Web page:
A lunar eclipse happens when the Earth, sun and moon align in space, with Earth between the sun and moon. At such times, Earth’s shadow falls on the full moon, darkening the moon’s face and – at mid-eclipse – usually turning it a coppery red. A solar eclipse happens at the opposite phase of the moon – new moon – when the moon passes between the sun and Earth.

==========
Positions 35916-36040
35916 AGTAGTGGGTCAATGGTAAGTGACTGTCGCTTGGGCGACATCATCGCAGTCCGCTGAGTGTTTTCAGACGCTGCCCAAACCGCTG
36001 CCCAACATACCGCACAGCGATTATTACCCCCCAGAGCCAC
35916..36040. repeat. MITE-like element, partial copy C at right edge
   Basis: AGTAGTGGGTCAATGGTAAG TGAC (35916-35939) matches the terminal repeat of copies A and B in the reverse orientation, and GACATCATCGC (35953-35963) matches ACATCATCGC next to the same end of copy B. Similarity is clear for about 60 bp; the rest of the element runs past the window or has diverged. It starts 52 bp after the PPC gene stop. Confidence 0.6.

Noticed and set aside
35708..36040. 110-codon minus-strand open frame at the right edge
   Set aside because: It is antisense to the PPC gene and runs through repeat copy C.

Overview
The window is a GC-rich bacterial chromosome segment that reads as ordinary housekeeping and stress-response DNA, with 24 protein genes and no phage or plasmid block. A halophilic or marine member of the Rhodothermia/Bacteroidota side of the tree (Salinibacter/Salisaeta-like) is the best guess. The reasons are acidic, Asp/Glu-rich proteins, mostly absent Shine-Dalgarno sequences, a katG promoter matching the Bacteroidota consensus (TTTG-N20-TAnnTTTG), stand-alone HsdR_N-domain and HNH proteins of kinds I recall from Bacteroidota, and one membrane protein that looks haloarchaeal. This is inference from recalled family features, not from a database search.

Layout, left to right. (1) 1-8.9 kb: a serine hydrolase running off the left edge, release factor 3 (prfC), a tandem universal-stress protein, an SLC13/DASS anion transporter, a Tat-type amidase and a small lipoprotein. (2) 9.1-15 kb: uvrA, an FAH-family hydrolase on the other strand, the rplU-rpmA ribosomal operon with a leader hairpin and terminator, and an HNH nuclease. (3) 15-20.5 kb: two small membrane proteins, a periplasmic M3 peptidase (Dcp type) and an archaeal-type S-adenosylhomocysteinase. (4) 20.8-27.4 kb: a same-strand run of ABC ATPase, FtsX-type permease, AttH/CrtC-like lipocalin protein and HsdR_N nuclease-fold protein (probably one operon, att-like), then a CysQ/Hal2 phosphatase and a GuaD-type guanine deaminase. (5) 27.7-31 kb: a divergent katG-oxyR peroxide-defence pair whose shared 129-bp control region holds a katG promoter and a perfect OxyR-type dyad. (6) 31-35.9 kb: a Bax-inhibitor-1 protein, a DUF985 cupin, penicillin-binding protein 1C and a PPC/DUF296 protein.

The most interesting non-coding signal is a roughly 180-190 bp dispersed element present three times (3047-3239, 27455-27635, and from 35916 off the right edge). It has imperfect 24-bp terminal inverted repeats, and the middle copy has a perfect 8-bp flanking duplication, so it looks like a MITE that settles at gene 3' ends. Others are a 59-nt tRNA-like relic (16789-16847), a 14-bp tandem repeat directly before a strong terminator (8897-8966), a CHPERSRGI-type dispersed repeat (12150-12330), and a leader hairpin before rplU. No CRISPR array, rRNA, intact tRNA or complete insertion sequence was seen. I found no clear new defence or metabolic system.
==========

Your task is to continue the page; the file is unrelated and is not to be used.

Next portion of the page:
Why aren’t there eclipses at every full and new moon?The moon takes about a month to orbit around the Earth. If the moon orbited in the same plane as the ecliptic – Earth’s orbital plane – we would have a minimum of two eclipses every month. There’d be an eclipse of the moon at every full moon. And, one fortnight (approximately two weeks) later there’d be an eclipse of the sun at new moon for a total of at least 24 eclipses every year.